Engaging Ways to Teach Evolution
Lesson Objective: Explore elements of evolution with a variety of engaging tasks
Grades 9-12 / Science / Biology

Thought starters

  1. See how animal masks, kitchen tools, and debate are used to engage students in learning about evolution. What activity helps students understand the complex concepts of natural selection and adaptation?
  2. How does Ms. Molyneux address both evolution and creationism?
This 1st kesson with model beaks and model seeds matching is not new and has been around for over 40 years (the basic concept of the lesson which is to link different size objects that need to be picked up by tweezers, spoons, etc of different shape or size). The relationship though is probabilistic and related not just to the shape matching of the picker instrument (beak) and the picked object (seed), but to several other variables (unrelated to size, such as seed hardness). Research has shown that modeling activity such as this one is likely to reenforce misconceptions about Lamarckian adaptation and divine design, as well as confuse the key issues of the key relationship btw phenotypic variation and natural selection. Moreover on the activity itself reasons for the choice were NOT evidence based (this would have required actual collection of data say of 20 attempts to pick different size seeds), instead of reason based (aside that some if the reasons given by the students were not carefully reasoned - nor questioned or probed sufficiently to determine what exactly was meant).
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So, Gabriel, what would you do to modify this engaging activity so that it does not "reenforce misconceptions about Lamarckian adaptation and divine design". I would like to pick your brain on what would you say perhaps to the students so there's no misconeption. I thought it was well done because the students met the objective and a model is just a representation of facts based on evidence to promote understanding. I will be teaching in a Catholic school as well and it's of utmost importance that I facilitate a fair representation of both sides or all sides.
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Thank you! Wonderful, inspiring video for new teachers seeking to avoid limiting the breadth of teaching while also complying with and respecting realities of the schools and populations.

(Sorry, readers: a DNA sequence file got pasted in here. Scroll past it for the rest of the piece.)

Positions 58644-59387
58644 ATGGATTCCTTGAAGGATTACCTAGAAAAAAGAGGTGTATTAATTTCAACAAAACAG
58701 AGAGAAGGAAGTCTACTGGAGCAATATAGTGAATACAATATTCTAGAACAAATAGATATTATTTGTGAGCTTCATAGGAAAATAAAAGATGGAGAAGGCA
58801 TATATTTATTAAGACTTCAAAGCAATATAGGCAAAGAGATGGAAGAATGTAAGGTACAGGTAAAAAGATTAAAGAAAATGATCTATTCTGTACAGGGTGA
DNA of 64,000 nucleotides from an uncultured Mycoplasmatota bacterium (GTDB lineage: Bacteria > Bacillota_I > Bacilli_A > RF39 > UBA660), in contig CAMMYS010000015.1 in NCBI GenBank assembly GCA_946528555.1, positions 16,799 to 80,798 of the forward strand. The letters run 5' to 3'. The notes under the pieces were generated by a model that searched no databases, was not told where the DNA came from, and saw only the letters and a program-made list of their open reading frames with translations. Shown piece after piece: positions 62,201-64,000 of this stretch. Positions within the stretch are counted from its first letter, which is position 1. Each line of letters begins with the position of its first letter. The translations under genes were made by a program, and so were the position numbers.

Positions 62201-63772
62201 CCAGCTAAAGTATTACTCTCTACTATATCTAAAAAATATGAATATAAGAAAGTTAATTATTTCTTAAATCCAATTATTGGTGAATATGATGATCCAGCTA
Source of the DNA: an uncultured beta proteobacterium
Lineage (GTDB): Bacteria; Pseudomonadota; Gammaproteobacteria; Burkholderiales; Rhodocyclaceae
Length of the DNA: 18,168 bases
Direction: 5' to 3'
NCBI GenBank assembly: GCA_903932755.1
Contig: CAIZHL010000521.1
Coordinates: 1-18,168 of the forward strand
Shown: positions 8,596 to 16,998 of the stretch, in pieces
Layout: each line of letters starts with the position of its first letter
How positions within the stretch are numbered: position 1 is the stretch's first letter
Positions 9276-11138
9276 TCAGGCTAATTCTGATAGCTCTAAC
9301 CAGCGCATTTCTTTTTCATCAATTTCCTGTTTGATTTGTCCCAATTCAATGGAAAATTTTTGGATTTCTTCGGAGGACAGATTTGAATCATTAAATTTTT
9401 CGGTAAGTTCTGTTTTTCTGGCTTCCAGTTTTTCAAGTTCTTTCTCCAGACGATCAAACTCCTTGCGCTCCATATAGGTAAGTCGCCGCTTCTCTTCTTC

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I don’t understand how this teacher could say evolution is quite a dry topic. The field is quite dynamic as were her lesson strategies. Because evolution is a rapidly growing field there were a few issues I had with this clip. The teacher is incorrectly teaching that man descended from apes not that we shared a common ancestor. Latest research has suggested ape evolution has not been stagnant and their modern anatomies should not be assumed to represent the ancestral condition for our human lineage. Too much emphasis was placed by this lesson on apes. She also incorrectly said the last student in the lineup was the completed result of evolution, which is a known misconception. I also didn’t feel the debate was appropriate. I would have preferred other creation myth ideas to be represented such as Hopi, Hindu, Islamic, Chinese, Greek etc. then given all these competing ideas being debated based on claims of authority and social proof the evidence toward evolution and Darwin’s evidence then be introduced. To me this debate only reinforced misconceptions and caused more cognitive dissonance among those biased against science. For example the pro-creation student argued there is no mechanism put forward that could explain how the human eye could arise. He clearly hasn’t been introduced to all the concepts of evolution yet and the evidence around the mammalian eye. However he was encouraged to take a public stance on his viewpoint which will further deepen his commitment to this misconception. I hope this debate was followed up with a discussion on bias and logical fallacies. Students also need a continual reinforcement of geologic time in order to comprehend the topic of evolution adequately. I very much appreciate these videos which can teach what not to do as much as what to do.
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